Social Research Methods

Primary vs. Secondary Source Material

Primary source material presents an original study.  It is a first-hand account of research written by those who conducted it.  Primary source material generally:

  • contains mention of methodology,
  • presents data,
  • presents findings and discusses those findings.

Secondary source material draws upon existing primary source literature to analyze, interpret, or discuss a concept.  Secondary source material can be found in:

  • literature reviews, which "try to make sense of all of the research that has been done in a given area" (Perry 2011),
  • position papers, which propose answers or form hypotheses that can be tested by subsequent primary source studies,
  • books, such as textbooks that try to summarize the literature of a given field.

Secondary source material usually does not mention studies, methods, or findings in the article's abstract.  Additionally, look for the body of the article to be made up of citation and analysis of other published material.

Is it Primary or Secondary Source Material?

When searching for primary source material, look for certain words to appear in the article's abstract.  Words such as "study," "method," "find," and "results" will generally tip you off that the article in question presents primary source material.

Consider these examples, taken from the following articles' abstracts.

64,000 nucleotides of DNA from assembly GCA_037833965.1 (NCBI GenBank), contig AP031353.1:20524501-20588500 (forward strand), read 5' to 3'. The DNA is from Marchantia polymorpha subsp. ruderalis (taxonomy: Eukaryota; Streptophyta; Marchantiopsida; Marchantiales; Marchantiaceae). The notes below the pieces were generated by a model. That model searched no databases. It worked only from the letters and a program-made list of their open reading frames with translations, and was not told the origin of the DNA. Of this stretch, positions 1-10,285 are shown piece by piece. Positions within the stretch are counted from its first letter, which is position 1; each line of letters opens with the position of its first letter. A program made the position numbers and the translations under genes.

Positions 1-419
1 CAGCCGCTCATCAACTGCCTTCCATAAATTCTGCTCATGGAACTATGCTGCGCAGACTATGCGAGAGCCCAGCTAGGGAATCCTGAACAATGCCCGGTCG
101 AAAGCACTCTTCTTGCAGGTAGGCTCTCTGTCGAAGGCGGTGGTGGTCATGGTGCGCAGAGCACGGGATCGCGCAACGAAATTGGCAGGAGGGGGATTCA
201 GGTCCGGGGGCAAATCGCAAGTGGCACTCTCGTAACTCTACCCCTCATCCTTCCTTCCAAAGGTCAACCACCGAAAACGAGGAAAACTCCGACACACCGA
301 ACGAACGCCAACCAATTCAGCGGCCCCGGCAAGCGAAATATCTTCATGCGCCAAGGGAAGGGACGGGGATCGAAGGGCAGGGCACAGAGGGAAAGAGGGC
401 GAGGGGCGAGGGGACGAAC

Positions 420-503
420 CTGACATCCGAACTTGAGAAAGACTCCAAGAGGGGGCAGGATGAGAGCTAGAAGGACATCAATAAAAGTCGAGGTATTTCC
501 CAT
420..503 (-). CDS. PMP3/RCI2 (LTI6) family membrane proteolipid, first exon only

First, an example of primary source material:

Callahan, R., Wilkinson, L., Muller, C., & Frisco, M. (2009). ESL Placement and Schools. Educational Policy, 23(2), 355 -384. doi:10.1177/0895904807310034

In this study, the authors explore English as a Second Language (ESL) placement as a measure of how schools label and process immigrant students. Using propensity score matching and data from the Adolescent Health and Academic Achievement Study and the National Longitudinal Study of Adolescent Health, the authors estimate the effect of ESL placement on immigrant achievement.  In schools with more immigrant students, the authors find that ESL placement results in higher levels of academic performance; in schools with few immigrant students, the effect reverses. This is not to suggest a one-size-fits-all policy; many immigrant students, regardless of school composition, generational status, or ESL placement, struggle to achieve at levels sufficient for acceptance to a 4-year university. This study offers several factors to be taken into consideration as schools develop policies and practices to provide immigrant students opportunities to learn.

Now, take a look at an example of secondary source material:

Ernst-Slavit, G., Moore, M., & Maloney, C. (2002). Changing Lives: Teaching English and Literature to ESL Students. Journal of Adolescent & Adult Literacy, 46(2), 116-128.

Ernst-Slavit et al provide teachers with selected background knowledge and strategies that enhance the learning process for English as a Second Language (ESL) students in secondary classrooms. With the changing U.S. demographic picture and its impact in schools as a backdrop, key principles in the field of ESL and a brief description of various program models for second-language learning are presented. Also discussed are the stages of language development and cultural adaptation that all second-language learners navigate through. Important linguistic and cultural processes are outlined and effective activities are suggested for students in various stages within those processes.